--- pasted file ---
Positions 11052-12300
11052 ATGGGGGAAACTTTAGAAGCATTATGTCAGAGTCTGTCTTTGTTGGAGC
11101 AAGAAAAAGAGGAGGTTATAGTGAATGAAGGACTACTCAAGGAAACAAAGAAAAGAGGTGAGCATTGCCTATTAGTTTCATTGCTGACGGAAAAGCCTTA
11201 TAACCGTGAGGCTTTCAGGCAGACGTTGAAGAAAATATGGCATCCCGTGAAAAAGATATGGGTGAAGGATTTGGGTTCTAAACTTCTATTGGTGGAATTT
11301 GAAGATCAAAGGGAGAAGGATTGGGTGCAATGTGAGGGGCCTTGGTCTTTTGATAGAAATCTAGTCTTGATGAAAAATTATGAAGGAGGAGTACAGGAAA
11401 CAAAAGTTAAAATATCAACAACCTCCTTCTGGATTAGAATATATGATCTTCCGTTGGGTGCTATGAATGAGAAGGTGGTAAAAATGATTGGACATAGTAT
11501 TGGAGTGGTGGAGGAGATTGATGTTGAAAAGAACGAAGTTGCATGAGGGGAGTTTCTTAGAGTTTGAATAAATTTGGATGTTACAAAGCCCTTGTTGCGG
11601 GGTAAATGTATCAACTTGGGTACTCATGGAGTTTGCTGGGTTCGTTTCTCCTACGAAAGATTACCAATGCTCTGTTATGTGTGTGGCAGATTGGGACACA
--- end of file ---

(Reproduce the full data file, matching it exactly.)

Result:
Positions 11052-12300
11052 ATGGGGGAAACTTTAGAAGCATTATGTCAGAGTCTGTCTTTGTTGGAGC
11101 AAGAAAAAGAGGAGGTTATAGTGAATGAAGGACTACTCAAGGAAACAAAGAAAAGAGGTGAGCATTGCCTATTAGTTTCATTGCTGACGGAAAAGCCTTA
11201 TAACCGTGAGGCTTTCAGGCAGACGTTGAAGAAAATATGGCATCCCGTGAAAAAGATATGGGTGAAGGATTTGGGTTCTAAACTTCTATTGGTGGAATTT
11301 GAAGATCAAAGGGAGAAGGATTGGGTGCAATGTGAGGGGCCTTGGTCTTTTGATAGAAATCTAGTCTTGATGAAAAATTATGAAGGAGGAGTACAGGAAA
11401 CAAAAGTTAAAATATCAACAACCTCCTTCTGGATTAGAATATATGATCTTCCGTTGGGTGCTATGAATGAGAAGGTGGTAAAAATGATTGGACATAGTAT
11501 TGGAGTGGTGGAGGAGATTGATGTTGAAAAGAACGAAGTTGCATGAGGGGAGTTTCTTAGAGTTTGAATAAATTTGGATGTTACAAAGCCCTTGTTGCGG
11601 GGTAAATGTATCAACTTGGGTACTCATGGAGTTTGCTGGGTTCGTTTCTCCTACGAAAGATTACCAATGCTCTGTTATGTGTGTGGCAGATTGGGACACA